I couldn’t let the major event of last week pass without writing a quick blog post. I’m not talking about the ‘big freeze’ but rather the finale to David Tennant’s association with Doctor Who. Most people who watch Doctor Who talk about who is ‘their’ Doctor – a large proportion of the people I know associate the show with the likes of Tom Baker and John Pertwee. I started watching the show when David Tennant
A few people have asked me to post some information about the Doctor Who work my class completed last week. It was planned with the aim of beginning to engage some of the learners who had negative attitudes towards literacy. I’ve always found using the children’s own popular culture in the curriculum to be an effective way to make them realise that literacy is relevant to their own lives. This isn’t a new idea of
I’ve just noticed that Walt Disney’s Snow White is being re-released on DVD and Blu-Ray in November. I like to use this film in class when analysing multimodal texts. Some of the scenes are exceptionally powerful (and quite terrifying), in particular the transformation of the Evil Queen into the old peddler woman. It’s actually become very hard to get hold of on DVD as it was only released in 2001 for a limited time. The
I’ve always loved the way that media can be edited, remixed and reinvented with the use of digital technologies. I started doing it myself at a young age (see previous blog post). I noticed how Angela has recently blogged about remixing as a means of transformative story-telling (here). She uses the term hacking popular culture, which I think is a brilliant way to describe the process.
A few months ago I wrote about using texts of popular culture as a means of exploring issues of racial prejudice within a critical literacy framework. I then said I would reveal more about a project I was planning based around the issue. With a hectic workload and conferences to attend, I completely forgot… so now that the project is actually over I am able to give more detailed account.
SATs arrived into my classroom this week without fanfare or pre-warning. I won’t teach to the test and I give them little acknowledgement in my class. They are not the backbone of our curriculum, they are an assessment tool and nothing more. My class entered the classroom to see their desks rearranged in rows (something I had to do). None assumed we were doing tests and instead commented that it was like ‘High School Musical.’ I thought this was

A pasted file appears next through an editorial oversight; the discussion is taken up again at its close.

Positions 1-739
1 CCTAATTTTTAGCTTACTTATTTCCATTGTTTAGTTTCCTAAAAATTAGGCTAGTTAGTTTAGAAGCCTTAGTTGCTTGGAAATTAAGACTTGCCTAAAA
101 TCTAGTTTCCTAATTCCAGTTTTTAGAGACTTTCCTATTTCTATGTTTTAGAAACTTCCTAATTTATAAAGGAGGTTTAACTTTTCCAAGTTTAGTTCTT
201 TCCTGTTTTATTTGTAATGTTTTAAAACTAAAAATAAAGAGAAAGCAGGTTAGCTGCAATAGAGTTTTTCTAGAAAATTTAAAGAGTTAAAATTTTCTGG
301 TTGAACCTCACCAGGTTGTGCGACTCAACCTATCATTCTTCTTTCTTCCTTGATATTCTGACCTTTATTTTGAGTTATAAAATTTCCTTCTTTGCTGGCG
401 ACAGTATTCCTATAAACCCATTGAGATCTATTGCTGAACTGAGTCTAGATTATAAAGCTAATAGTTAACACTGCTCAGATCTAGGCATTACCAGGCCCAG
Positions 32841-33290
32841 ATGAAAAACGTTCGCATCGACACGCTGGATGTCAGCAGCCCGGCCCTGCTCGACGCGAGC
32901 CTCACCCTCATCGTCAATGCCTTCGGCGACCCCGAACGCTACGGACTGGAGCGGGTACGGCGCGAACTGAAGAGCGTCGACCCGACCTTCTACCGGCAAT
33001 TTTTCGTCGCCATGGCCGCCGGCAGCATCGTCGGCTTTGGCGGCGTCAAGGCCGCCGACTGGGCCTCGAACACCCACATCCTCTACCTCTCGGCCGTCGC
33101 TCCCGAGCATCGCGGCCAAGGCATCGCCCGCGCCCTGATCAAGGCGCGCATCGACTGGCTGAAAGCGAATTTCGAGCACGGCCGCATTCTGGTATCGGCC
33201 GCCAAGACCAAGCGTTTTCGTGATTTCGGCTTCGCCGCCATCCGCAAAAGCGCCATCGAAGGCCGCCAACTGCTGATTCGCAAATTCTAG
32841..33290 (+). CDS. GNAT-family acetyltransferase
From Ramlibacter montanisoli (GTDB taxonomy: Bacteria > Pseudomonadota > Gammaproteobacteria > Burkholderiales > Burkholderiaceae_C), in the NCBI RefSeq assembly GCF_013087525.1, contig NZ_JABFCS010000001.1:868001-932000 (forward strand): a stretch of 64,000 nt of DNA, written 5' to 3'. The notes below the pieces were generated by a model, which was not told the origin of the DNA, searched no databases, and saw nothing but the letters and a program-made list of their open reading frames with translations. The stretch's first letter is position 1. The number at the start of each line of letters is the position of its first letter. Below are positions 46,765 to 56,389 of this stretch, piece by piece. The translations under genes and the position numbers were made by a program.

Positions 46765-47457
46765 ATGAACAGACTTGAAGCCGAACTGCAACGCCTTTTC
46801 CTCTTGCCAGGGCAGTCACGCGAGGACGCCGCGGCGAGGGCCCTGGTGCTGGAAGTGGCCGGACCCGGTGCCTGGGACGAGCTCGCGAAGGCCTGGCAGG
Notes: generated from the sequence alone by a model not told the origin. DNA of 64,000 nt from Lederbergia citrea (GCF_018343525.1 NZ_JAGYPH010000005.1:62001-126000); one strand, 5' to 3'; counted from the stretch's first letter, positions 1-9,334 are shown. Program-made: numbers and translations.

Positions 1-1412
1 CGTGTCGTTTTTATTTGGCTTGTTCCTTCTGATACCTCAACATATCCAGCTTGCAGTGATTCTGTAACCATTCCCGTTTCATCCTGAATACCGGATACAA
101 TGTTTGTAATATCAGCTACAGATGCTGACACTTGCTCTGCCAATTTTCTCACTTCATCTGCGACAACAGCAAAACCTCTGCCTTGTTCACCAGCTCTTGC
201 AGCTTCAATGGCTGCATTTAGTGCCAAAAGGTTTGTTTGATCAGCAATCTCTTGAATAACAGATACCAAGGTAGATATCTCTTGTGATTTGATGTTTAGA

OK, so I caved. I watched High School Musical 3 and enjoyed it. After my previous blog post where I grumbled about the franchise escalating out of control, I felt I should watch the latest film. I was really pleasantly surprised. The finale of the series (above) is very touching and signifies the end of the cast’s association with the films. Disney were appearing to be ending on a high and went up in my estimations. Then
I first started video editing when I was fifteen. One of my first big projects was to rework the video introduction of the TV programme Survivor to include teachers for my school intranet. On reflection this practice links with Barbara Comber’s work on critical literacy (Comber, 2001). She talks about subverting texts and redesigning them for real-world use to have a particular effect – this appears to be what I did at the age of fifteen. A
I have never subscribed to the notion of popular culture and new technologies bringing about a ‘toxic childhood.’ I have always believed (and still do believe) that schooled literacy should take account of new and varied literacy practices so that children can make meaning through the modes that society provides. However, yesterday I visited ‘Toys ‘R Us’ (a different story) and was greeted by a huge multimodal display that incorporated the brand of High School